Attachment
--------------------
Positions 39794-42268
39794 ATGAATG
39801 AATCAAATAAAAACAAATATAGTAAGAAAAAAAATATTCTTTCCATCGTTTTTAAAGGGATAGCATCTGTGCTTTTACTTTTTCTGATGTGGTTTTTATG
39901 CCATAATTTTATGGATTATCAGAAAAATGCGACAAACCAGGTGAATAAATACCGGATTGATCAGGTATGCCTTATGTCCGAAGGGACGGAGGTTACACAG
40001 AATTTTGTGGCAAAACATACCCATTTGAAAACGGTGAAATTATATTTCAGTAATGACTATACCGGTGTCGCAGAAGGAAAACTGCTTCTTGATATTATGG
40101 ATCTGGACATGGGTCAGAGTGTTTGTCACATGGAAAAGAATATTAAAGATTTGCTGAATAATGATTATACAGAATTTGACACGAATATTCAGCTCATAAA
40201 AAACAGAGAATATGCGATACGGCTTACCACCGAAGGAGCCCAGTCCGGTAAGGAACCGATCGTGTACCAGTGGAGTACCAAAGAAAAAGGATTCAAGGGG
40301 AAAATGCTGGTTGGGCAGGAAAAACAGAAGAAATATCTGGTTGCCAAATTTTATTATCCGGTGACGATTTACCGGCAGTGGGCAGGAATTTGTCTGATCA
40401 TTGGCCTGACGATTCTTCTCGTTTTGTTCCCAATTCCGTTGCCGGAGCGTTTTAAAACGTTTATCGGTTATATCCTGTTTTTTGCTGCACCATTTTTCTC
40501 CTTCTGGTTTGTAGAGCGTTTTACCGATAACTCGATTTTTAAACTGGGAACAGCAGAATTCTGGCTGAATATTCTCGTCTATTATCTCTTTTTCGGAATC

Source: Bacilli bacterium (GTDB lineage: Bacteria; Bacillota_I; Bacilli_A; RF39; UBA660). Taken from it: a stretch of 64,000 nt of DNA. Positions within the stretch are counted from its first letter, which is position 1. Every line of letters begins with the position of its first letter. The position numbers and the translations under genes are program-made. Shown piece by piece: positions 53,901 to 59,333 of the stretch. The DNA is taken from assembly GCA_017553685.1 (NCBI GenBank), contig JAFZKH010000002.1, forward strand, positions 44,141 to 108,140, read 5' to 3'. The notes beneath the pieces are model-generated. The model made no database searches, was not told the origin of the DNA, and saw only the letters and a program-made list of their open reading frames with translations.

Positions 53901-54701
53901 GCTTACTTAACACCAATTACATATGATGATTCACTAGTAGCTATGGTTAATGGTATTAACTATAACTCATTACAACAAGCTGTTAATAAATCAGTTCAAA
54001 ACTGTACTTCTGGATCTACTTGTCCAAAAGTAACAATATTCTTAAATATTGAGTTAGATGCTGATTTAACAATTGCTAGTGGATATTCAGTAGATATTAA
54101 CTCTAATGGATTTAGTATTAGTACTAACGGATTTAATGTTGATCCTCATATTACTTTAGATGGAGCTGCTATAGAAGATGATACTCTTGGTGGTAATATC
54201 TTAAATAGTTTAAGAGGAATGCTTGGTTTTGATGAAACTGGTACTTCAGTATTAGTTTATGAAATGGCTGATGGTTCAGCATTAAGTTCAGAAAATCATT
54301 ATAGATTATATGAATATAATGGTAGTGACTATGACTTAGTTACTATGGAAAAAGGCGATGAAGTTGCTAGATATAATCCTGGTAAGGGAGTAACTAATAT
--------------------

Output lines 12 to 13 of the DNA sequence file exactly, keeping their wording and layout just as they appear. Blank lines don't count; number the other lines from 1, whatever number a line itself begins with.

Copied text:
Positions 53901-54701
53901 GCTTACTTAACACCAATTACATATGATGATTCACTAGTAGCTATGGTTAATGGTATTAACTATAACTCATTACAACAAGCTGTTAATAAATCAGTTCAAA